by CI Staff
A basic premise of sound investing is that investors are naturally risk-adverse. Investors seek the lowest level of risk for a given level of return and, alternatively, will not take on additional risk unless there is a higher chance of greater return. Though this is common knowledge, many individual investors neglect to take the time to actually look at an investment’s risk, or volatility, before purchasing. This issue’s Fundamental Focus provides some figures that are easy to calculate and can be used to serve as a gauge for the risk (volatility) of an investment.
In this article
- Standard Deviation
- Risk Index
- Risk-Adjusted Return
- Market Capitalization and Asset Classes
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Performance is the main factor that investors use to gauge “reward.” Looking at three of the largest and most well-known technology companies—Apple Inc. (AAPL), Microsoft Corp. (MSFT) and Google Inc. (GOOG) —reveals that each of these firms has strengths and weaknesses. They also have provided investors with different returns over the past three-year period. During the three years ending October 31, 2013, Apple managed a price change performance of 73.7%, while Microsoft gained 32.8% and Google shares were up by 67.9%. The annualized returns for the three companies are 20.2%, 9.9% and 18.9%, respectively. In comparison, the market as measured by the Vanguard Total Stock Market Index fund (VTSMX) was able to achieve an annualized rate of 14.6% during this time frame. On the basis of these numbers, investors would conclude that Apple performed the best of the three during the period, Google was a close second and Microsoft brought up the rear. While this statement is accurate, taking risk into consideration may paint a slightly different picture.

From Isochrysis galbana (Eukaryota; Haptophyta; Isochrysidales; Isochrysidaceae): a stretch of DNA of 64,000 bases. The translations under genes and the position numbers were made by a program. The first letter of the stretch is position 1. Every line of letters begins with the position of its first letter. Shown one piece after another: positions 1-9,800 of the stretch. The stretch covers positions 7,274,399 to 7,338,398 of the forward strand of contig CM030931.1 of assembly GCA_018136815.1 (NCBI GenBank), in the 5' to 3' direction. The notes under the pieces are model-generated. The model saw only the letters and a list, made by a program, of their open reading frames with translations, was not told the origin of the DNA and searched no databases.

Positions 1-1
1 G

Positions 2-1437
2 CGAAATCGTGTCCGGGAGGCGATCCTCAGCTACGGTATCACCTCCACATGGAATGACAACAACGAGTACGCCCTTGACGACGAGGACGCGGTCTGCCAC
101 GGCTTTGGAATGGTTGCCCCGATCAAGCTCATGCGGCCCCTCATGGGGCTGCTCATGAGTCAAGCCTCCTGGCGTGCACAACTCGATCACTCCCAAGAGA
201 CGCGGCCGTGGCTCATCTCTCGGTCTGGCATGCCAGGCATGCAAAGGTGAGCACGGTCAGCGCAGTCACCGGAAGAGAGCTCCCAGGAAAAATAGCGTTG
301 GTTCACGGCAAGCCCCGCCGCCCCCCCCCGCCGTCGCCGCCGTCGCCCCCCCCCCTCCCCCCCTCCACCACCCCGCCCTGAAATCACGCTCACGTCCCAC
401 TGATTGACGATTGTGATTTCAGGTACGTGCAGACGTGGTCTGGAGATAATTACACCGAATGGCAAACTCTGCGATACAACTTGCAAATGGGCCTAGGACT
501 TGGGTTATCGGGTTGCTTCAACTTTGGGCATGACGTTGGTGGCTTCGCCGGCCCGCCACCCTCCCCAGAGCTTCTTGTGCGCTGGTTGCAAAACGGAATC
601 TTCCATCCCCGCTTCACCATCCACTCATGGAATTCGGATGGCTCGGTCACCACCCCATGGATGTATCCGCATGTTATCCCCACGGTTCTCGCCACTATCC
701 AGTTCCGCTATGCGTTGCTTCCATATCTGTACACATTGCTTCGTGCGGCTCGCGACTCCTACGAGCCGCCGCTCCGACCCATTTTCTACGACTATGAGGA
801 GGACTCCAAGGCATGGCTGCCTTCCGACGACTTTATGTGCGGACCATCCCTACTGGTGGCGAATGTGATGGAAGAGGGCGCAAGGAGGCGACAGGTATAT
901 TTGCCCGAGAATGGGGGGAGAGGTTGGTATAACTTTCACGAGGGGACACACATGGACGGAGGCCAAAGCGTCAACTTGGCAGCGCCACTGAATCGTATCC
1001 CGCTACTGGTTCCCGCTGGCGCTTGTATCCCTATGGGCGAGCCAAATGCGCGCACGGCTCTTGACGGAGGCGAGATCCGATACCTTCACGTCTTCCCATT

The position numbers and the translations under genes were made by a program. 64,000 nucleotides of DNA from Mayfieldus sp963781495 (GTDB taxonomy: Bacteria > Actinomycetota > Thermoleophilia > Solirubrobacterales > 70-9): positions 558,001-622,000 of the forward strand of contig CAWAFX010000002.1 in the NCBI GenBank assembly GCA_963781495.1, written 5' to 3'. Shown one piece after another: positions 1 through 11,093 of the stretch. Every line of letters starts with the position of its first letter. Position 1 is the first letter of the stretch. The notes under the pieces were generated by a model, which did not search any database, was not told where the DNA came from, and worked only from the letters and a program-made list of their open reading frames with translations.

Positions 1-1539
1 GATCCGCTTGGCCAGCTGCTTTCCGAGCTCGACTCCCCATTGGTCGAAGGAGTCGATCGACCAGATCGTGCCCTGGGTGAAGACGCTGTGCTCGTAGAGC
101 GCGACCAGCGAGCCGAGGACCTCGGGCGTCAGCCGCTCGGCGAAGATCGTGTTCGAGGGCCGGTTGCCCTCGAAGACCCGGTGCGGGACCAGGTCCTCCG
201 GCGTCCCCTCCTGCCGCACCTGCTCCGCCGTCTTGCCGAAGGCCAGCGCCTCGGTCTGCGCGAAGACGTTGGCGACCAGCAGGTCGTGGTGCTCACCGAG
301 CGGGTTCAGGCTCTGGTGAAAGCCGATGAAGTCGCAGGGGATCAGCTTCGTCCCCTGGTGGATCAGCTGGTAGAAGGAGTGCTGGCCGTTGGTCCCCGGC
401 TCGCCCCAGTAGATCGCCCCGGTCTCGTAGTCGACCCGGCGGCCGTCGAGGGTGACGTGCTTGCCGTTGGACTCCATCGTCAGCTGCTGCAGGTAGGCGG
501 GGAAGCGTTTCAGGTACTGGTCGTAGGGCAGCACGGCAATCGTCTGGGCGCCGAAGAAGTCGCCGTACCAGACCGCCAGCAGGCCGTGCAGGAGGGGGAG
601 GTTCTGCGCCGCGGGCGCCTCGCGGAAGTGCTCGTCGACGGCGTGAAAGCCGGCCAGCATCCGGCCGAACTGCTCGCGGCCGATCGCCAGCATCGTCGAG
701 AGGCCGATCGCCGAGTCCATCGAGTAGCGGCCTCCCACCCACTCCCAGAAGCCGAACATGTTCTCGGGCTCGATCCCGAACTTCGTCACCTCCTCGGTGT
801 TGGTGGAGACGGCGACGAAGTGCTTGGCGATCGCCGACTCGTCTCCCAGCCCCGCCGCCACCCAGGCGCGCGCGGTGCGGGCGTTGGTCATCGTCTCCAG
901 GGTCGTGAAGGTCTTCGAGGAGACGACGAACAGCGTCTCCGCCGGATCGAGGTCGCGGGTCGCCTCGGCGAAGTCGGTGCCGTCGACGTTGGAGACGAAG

Risk is often measured by the volatility of a stock. One of the most commonly used measures of stock volatility is the standard deviation of an investment’s price change over a period of time. This measures the volatility of the investment’s returns. You can use an equation to calculate standard deviation but it is much easier to simply use the STDEV function available in Excel. The following three-year monthly price change standard deviations for Apple, Microsoft, Google and the Vanguard Total Stock Market Index fund were calculated using the Excel STDEV function. To annualize the figures calculated in Excel, you need to multiply the figures by the square root of 12.